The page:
What determines the number on your paycheck? When asked, the vast majority of U.S. workers list their own individual performance as a key factor. Large majorities of pay-setters – senior management, human resource directors, and others directly involved in setting compensation rates – likewise believe workers’ individual performance is very important.
I know, because in a series of surveys conducted over the last few years I asked average workers and pay-setters about their ideas about how our wages and salaries are determined. No matter how I posed the question, no factor garnered as much support as individual performance when it comes to our understandings of pay determination in the modern economy.
Social science historians have long recognized that war was the rule rather than the exception in early modern Europe. The so-called “Second One Hundred Years’ War”, for example, pitted France and Britain against each other in at least six major confrontations between 1688 and 1815.
The motivations behind these armed conflicts were manifold: religious rifts, dynastic interests, territorial expansion, and commercial rivalry.
But these wars had political implications that are felt to this day. Following Charles Tilly’s dictum, state-making was inseparable from war-making during this period. Armies and navies were costly. To pay for their services, taxes had to be raised.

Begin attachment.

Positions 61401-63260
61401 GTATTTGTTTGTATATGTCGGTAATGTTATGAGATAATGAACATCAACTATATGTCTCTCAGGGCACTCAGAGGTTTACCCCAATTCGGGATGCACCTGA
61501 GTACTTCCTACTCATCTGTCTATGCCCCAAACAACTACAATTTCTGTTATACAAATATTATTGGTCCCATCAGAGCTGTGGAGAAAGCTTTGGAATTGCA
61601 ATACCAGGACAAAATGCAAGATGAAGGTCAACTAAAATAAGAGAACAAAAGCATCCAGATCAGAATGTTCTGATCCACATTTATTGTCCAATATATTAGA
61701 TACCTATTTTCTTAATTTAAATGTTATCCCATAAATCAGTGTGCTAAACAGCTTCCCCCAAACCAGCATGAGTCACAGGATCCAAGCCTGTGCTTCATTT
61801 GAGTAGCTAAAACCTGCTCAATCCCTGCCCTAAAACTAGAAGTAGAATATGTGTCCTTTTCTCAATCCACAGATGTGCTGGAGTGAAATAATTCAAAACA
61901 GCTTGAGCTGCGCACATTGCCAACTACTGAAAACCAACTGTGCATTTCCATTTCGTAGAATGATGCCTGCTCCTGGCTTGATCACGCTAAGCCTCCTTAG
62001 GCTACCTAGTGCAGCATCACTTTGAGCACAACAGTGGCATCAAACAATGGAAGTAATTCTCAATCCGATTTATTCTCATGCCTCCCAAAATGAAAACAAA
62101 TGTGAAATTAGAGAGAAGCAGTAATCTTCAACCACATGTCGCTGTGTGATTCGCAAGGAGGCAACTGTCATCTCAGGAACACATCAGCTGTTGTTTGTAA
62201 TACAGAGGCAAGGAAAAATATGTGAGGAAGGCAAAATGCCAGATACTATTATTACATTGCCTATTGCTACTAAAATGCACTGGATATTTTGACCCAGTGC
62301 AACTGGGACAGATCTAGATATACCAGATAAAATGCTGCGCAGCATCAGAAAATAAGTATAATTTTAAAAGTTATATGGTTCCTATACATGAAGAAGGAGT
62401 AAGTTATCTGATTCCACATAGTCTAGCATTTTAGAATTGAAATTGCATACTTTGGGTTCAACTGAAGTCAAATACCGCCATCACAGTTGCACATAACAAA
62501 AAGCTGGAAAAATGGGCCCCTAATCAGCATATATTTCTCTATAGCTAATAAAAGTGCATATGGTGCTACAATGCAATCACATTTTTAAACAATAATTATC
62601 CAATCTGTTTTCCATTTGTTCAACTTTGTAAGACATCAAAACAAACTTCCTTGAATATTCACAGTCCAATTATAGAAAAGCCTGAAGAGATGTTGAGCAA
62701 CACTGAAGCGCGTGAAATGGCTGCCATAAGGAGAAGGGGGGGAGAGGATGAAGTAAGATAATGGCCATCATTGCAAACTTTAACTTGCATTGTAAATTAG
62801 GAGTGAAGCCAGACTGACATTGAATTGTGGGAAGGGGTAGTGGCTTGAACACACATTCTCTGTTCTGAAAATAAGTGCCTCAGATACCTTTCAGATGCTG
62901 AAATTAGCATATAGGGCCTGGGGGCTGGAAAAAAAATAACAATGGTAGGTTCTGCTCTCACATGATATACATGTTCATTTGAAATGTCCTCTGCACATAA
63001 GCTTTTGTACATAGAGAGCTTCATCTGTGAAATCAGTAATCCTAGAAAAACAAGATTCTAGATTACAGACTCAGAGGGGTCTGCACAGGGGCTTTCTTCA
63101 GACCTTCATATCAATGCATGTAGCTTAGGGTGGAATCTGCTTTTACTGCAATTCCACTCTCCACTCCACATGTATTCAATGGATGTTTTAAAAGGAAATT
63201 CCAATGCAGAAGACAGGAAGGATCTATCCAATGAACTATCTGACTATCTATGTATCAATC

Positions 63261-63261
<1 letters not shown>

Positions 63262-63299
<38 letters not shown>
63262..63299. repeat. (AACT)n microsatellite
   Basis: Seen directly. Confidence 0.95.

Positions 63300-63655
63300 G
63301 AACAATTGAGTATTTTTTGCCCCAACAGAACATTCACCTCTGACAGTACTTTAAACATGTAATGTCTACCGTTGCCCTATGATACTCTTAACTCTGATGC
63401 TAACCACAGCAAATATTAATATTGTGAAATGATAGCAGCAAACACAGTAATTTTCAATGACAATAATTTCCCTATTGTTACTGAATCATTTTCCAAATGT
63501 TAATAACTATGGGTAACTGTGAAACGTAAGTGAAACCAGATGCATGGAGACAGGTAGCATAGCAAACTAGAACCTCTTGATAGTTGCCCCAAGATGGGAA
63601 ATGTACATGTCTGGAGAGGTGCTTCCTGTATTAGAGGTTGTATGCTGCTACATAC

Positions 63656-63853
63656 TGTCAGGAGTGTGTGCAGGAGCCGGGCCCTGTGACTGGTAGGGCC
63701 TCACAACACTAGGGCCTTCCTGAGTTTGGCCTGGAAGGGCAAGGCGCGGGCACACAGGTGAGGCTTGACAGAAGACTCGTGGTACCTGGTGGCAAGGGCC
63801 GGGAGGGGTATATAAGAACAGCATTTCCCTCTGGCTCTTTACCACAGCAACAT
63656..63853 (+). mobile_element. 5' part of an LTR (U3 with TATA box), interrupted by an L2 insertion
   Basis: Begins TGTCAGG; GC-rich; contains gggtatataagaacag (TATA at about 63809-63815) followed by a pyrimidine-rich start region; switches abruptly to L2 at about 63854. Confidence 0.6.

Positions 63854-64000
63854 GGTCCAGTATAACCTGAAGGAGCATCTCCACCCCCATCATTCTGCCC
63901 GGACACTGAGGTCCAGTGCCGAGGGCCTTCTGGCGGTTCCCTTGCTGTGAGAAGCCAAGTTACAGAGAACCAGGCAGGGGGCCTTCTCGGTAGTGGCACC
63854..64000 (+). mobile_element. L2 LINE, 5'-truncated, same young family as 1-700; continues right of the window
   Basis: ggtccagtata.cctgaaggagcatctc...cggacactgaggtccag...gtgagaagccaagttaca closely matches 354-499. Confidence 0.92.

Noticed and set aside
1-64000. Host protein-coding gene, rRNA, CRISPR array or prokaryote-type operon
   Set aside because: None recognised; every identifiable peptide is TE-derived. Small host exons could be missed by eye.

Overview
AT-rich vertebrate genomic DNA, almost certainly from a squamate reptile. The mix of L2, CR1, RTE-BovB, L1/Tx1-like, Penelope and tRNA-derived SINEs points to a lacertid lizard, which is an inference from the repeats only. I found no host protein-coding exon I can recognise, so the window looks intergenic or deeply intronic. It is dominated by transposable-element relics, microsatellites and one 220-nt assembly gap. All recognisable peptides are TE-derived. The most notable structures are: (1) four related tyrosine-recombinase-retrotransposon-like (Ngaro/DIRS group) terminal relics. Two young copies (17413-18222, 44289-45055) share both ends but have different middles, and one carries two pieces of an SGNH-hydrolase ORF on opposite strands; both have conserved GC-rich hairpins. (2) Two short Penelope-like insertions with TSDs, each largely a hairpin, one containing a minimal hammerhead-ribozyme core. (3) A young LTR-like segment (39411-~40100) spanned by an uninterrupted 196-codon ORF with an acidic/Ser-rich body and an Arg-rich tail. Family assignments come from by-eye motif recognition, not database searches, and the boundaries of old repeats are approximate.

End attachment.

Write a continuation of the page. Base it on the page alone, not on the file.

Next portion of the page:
Scholars of work and labor do not often analyze labor coercion these days. It is considered a bit passé, and is simply taken as a given that economic coercion undergirds labor relations in capitalist economies. With this implicit foundation in place, the primary story of work and labor in contemporary scholarship is one of precarity: the instability, insecurity, and low wages of gig work, temp work, freelancing, day labor, adjunct work, just-in-time work, and more.
But precarity does not characterize the work lives of all workers, and economic coercion is not the only power dynamic that shapes labor relations. In my new book Coerced: Work Under Threat of Punishment, I identify a different form of labor coercion, one in which employers’ power does not stem from their control over workers’ wages (e.g., through their ability to hire, fire, promote, and demote workers). Rather, it stems from their control over workers’ “status” and all of the rights, privileges, and opportunities—economic and otherwise—that such status confers.
The financial crisis of 2008, along with the Great Recession it triggered, has defined the course of the 21st century. Yet, despite the political agitation and economic hardship that ensued, everything appears to be back to the right track. The major stock market indices have reached new highs: In November, the Dow Jones surpassed 28,000 for the first time in history. US household debt just broke the $14 trillion mark. In the era of Dodd-Frank, the financial sector seems more regulated and stable. Compared to the turmoil in the political sphere, the US economy appears to be smooth sailing.
But what does this “right track” mean?